cork

Build Status

Yet another dependency injection framework for Dart, built based on Dagger.

Example:

import 'package:cork/cork.dart';

// "Inject" means that something can be created by an Injector.
@Inject()
class Foo {}

class CustomFooImpl implements Foo {}

// "Module" is a collection of Inject-ables, and other Modules.
// It can also provide custom factory functions.
@Module(const [Foo])
class FooModule {
  // Instead of using the default factory for Foo, use this function.
  @Provide(Foo)
  static Foo getFoo() => new CustomFooImpl();
}

Cork is built with static analysis and tree-shaking in mind, but is currently only a prototype. There are three planned ways to use Cork in your application:

Dynamic mode (using dart:mirrors)

Suitable for use in the Dart VM (e.g. server-side), or within Dartium only.

import 'package:cork/dynamic.dart';

// Assume same file as above.
import 'foo.dart';

void main() {
  var injector = createInjector(FooModule);
  var foo = injector.get(Foo);
  assert(foo.runtimeType == CustomFooImpl)
}

Simple codegen mode (using hand-written bindings):

If you want to use Cork today, without reflection. It's tedious, but works.

You define a single Binding for every @Inject-able, and pass both the token of what will be injected (i.e. Foo) and a Provider, which is a tuple between a factory-function for creating a Foo instance and the dependencies required to be injected to create one.

import 'package:cork/cork.dart';

import 'foo.dart';

void main() {
  var bindings = [
    new Binding(Foo, new Provider((_) => new CustomFooImpl(), const [])),
    new Binding(Bar, new Provider((args) => new Bar(args[0]), const [Foo]))
  ];
  
  var injector = new Injector(bindings);
  var foo = injector.get(Foo);
  assert(foo.runtimeType == CustomFooImpl);
}

Simple codegen mode (using the binding generator):

Experimental: Still in development. Does not properly support the @Module or @Entrypoint annotation, and is not recommended for use in anything but an experiment.

Instead of hand-writing your Bindings, have Cork generate them by pointing at an entrypoint file and saving the output as your static bindings. For example:

var foo = Uri.parse('package:cork/testing/library/foo.dart');

// The dart file generated.
var generator = new StaticBindingGenerator();
var result = await generator.generate(foo);
// result.toSource() is a formatted file that looks like the code blob below.
final staticBindings = <import_1.Binding>[
  new import_1.Binding(import_2.Foo,
      new import_1.Provider((args) => new import_2.Foo(), const [])),
  new import_1.Binding(import_2.Bar, new import_1.Provider(
      (args) => new import_2.Bar(args[0]), const [import_2.Foo]))
];

You can then create a new static injector:

import 'your_static_bindings_file.dart';

var injector = new Injector(staticBindings);
var foo = injector.get(Foo);
assert(foo.runtimeType == CustomFooImpl);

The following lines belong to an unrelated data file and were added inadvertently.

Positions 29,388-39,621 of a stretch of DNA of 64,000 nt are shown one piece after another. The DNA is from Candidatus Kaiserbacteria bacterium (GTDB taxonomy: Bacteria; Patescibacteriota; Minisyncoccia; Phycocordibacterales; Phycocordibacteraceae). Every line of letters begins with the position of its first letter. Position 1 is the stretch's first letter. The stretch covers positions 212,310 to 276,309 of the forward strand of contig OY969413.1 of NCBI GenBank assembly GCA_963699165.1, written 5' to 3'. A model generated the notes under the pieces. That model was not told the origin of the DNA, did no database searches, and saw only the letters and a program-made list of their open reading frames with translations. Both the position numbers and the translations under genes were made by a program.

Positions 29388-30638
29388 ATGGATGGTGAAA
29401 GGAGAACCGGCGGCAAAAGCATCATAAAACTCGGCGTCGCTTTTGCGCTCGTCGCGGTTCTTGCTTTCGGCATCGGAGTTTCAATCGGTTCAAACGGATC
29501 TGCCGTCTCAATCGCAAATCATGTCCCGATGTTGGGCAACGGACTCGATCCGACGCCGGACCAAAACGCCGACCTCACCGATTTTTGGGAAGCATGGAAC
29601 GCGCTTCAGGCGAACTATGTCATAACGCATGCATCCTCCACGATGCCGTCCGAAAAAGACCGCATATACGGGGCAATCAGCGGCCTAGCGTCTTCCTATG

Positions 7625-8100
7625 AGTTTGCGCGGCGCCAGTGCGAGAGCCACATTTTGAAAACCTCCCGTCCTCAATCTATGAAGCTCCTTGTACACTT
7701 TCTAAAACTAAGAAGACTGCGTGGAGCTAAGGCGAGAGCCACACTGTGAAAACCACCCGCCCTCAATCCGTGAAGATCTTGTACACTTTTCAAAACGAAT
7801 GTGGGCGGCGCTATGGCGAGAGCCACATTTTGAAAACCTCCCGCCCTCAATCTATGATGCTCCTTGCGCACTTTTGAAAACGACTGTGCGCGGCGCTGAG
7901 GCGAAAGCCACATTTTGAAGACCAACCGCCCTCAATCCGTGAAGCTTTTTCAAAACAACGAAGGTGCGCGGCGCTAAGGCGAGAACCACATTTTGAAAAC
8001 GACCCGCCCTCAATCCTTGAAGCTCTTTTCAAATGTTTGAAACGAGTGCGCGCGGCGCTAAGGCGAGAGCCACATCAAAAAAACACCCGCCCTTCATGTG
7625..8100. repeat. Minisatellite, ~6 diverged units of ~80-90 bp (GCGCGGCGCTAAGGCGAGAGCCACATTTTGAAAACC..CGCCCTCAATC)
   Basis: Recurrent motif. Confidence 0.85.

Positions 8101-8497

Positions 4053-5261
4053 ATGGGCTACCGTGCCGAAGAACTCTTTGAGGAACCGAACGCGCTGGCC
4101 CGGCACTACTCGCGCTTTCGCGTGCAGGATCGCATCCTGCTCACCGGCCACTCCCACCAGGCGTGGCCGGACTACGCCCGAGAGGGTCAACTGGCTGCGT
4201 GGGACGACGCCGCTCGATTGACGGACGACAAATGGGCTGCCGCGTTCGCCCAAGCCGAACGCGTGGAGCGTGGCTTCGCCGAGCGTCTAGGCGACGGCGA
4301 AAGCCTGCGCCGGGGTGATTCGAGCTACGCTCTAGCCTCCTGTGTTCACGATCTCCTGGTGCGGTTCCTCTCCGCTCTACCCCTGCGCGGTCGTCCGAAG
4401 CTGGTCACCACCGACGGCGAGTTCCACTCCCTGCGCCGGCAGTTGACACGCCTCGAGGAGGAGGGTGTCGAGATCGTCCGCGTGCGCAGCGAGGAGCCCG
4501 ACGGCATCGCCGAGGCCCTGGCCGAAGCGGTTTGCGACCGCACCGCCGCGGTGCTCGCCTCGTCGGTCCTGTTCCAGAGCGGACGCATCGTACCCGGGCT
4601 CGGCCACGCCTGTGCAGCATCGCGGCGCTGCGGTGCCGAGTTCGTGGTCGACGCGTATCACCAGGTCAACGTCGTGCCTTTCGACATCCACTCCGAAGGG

Static class mode:

Experimental: Still in development. Does not properly support the @Module or @Entrypoint annotation, and is not recommended for use in anything but an experiment.

It is easier to use the dynamic Injector, either with mirrors or with the binding generator, in most applications, because you are able to at runtime determine what to create a new instance of. However, there are performance penalities involved:

  • dart2js will only be able to treeshake method bodies, at best, because you refer to every injectable class
  • Factory functions are megamorphic.

For scenarios where you are able to take full advantage of a completely typed and static injector, Cork will help generate a typed injector specifically for your application. For example:

Generates a class called $GeneratedClass:

var foo = Uri.parse('package:cork/testing/library/foo.dart');

// The dart file generated.
var generator = new StaticClassGenerator();
var result = await generator.generate(foo);
// result.toSource() is a formatted file that looks like the code blob below.
class $GeneratedInjector {
  import_2.Foo _1;
  import_2.Bar _2;
  import_2.Foo get1() {
    if (_1 == null) {
      _1 = new import_2.Foo();
    }
    return _1;
  }

  import_2.Bar get2(import_2.Foo a1) {
    if (_2 == null) {
      _2 = new import_2.Bar(a1);
    }
    return _2;
  }
}

It's possible to use this injector directly like any other class in your code:

var injector = new $GeneratedInjector();
var foo = injector.get1();
assert(foo.runtimeType == Foo);

Ultimately, Cork will also supply source generation helpers to rewrite parts of your application to take use of the statically defined methods. Something like below is planned - it will run using mirrors in development mode.

@Entrypoint()
class Foo {
  final Injector _injector;
  
  Foo(this._injector);
  
  Bar getBar() => _injector.get(Bar);
}

void main() {
  var injector = createInjector(Foo);
  injector.getFoo().getBar();
}

And in static mode will be rewritten:

class Foo {
  final $GeneratedInjector _injector;
  
  Foo(this._injector);
  
  Bar getBar() => _injector.get2();
}

void main() {
  var injector = new $GeneratedInjector();
  injector.get1().getBar();
}

Libraries

cork.dynamic
cork.interface

Import this library in order to get the abstract classes and annotations for the library. Useful to use another implementation without depending on any implementation code within.

cork.testing.integration.library_spec
cork.testing.library.foo_imported
cork.testing.library.integration_spec
cork_static_bindings
cork_static_bindings
cork_static_class
cork_static_class
foo